This page contains a Flash digital edition of a book.

It is possible to see how to improve the QCL by examining the operation of the bipolar junction transistor (BJT). When formed as a n-p-n structure, the electrons in this class of device are injected from a forward biased n-p emitter-base junction into the base, before they diffuse across to the collector and are swept away by the field in the reverse-biased p-n base- collector junction. This chain of events occurs as the carriers take a random walk from the quasi-neutral base into the collector junction field region. The ‘magic’ of the BJT stems from the use of a small hole current into the base contact, which controls a large electron current sourced by the emitter and captured by the collector.

Our team at the University of Illinois at Urbana-Champaign has combined the attributes of the BJT with those of the QCL to form an innovative device that provides independent control of field across, and current through, the quantum transition region. With this novel, hybrid design, which we refer to as the transistor-injected (TI) QCL, the electric field controls wavelength while the current controls the laser power.

The TI-QCL is similar in design to the HBT (see Figure 1). Key differences are the addition of layers on the top and bottom of the device to provide optical confinement, the inclusion of the cascade region, and some variations in layer thicknesses and doping levels.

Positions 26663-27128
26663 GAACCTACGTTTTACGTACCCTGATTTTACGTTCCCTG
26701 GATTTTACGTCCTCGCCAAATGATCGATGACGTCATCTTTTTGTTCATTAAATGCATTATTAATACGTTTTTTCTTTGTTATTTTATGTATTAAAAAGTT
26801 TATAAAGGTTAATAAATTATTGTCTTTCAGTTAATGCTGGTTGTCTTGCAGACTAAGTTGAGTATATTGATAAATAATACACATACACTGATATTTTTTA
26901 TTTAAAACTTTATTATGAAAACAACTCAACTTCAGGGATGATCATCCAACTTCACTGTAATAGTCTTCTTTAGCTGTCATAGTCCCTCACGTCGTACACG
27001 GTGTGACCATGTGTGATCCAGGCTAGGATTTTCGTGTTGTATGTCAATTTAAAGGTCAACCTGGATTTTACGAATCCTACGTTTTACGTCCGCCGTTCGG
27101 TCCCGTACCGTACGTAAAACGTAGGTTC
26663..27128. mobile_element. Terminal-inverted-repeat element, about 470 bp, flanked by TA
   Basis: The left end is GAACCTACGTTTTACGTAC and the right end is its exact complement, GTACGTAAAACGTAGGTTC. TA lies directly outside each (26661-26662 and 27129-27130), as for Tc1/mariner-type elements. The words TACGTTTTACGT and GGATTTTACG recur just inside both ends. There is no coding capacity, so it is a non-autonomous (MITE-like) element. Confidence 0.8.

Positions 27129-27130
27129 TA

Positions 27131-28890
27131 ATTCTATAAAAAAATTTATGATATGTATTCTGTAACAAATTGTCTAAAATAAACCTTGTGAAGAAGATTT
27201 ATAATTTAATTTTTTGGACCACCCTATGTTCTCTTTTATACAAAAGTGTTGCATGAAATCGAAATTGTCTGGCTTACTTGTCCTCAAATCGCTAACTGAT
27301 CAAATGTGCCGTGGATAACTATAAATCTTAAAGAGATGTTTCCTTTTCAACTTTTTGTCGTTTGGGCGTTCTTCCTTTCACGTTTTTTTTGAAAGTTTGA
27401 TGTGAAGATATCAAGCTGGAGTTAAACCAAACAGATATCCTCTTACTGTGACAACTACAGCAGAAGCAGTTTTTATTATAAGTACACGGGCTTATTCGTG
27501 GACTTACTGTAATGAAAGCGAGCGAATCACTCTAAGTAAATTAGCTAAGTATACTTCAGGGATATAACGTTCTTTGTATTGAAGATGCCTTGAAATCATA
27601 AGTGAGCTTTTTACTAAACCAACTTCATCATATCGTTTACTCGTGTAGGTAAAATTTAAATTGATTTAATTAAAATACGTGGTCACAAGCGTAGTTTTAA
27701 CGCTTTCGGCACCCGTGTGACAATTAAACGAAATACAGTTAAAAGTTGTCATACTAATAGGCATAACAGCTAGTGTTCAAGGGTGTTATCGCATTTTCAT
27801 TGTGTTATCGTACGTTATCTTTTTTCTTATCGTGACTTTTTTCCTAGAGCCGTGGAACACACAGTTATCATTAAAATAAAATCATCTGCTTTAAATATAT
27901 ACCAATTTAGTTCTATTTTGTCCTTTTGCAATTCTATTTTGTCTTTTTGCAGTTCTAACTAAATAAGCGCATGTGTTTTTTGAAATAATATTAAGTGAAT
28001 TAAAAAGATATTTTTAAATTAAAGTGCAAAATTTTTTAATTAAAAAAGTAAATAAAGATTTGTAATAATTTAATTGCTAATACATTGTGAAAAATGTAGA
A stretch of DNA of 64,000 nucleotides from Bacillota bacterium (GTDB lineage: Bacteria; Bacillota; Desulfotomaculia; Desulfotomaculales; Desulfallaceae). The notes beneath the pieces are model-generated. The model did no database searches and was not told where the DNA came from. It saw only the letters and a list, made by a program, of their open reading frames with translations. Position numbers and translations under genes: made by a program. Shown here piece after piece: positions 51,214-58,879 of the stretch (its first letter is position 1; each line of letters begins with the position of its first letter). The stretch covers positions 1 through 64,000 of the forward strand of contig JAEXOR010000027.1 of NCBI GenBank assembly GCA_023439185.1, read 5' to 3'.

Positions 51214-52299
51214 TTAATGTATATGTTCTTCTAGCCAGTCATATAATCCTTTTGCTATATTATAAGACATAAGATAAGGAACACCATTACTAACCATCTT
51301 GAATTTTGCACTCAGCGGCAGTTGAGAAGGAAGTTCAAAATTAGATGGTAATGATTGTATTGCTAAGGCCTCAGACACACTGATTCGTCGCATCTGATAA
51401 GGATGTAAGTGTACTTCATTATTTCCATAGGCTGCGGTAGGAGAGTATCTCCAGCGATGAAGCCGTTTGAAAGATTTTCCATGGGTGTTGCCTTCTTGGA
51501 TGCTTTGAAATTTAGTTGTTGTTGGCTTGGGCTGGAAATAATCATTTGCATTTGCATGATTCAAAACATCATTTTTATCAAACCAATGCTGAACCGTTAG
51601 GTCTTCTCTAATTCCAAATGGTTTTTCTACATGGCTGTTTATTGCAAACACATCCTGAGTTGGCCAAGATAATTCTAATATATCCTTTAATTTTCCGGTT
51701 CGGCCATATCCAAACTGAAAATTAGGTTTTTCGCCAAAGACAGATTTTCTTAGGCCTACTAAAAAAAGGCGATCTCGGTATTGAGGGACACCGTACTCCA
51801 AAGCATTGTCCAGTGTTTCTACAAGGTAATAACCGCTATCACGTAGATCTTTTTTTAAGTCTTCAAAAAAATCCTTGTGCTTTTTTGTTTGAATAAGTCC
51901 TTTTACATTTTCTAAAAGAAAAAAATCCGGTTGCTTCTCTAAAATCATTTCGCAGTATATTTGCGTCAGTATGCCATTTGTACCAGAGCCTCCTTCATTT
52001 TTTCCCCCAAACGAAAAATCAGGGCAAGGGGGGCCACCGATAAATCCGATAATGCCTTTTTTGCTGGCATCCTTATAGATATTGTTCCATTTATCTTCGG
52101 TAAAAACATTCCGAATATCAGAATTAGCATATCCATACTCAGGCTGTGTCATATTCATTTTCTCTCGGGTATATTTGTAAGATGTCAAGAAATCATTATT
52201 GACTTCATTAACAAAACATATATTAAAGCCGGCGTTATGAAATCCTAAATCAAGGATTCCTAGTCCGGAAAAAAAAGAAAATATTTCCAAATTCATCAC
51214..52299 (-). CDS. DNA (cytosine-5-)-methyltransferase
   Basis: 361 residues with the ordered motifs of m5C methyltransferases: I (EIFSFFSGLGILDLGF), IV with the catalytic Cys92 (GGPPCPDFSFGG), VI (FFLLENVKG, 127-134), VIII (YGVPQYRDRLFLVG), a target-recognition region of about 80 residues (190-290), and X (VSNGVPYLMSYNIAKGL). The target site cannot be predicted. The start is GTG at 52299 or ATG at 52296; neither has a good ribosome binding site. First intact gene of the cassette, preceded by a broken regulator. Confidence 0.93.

It is possible to fabricate our novel laser on a range of substrates. It can be grown on an n-type conductive substrate, with the collector contact made to the back of the wafer (see Figure 2, which shows a simplified epitaxial layer structure); and it can be formed on an insulating substrate, with all contacts made to the top surface. What’s more, thanks to the similarity of the TI-QCL and the HBT, in terms of design and processing steps, it should be possible to produce this device in a commercial GaAs IC foundry.

The introduction of a third terminal offers plenty of freedom, in terms of device operation (see Figure 3 for a band structure diagram). Frequency modulation at fixed output power is possible by dithering the base-collector bias voltage while using a fixed emitter-

Figure 3. The band structure of the TI-QCL showing the emitter (E), base (B), and collector (C) contacts. In this n-p-n device, electrons are injected into the p-type base by the forward biased emitter-base junction and then diffuse across the base, before they are swept away by the field region in the reverse-biased base-collector junction. Within the field region of the base-collector junction, electrons travel through a staircase potential in discrete steps, emitting sub bandgap photons at a wavelength established by the design of the quantum wells and barriers as well as the applied electric field “ε” set by the base-collector bias.

base bias − adjustments to the voltage alter the slope of the bands, and thus the transition energy.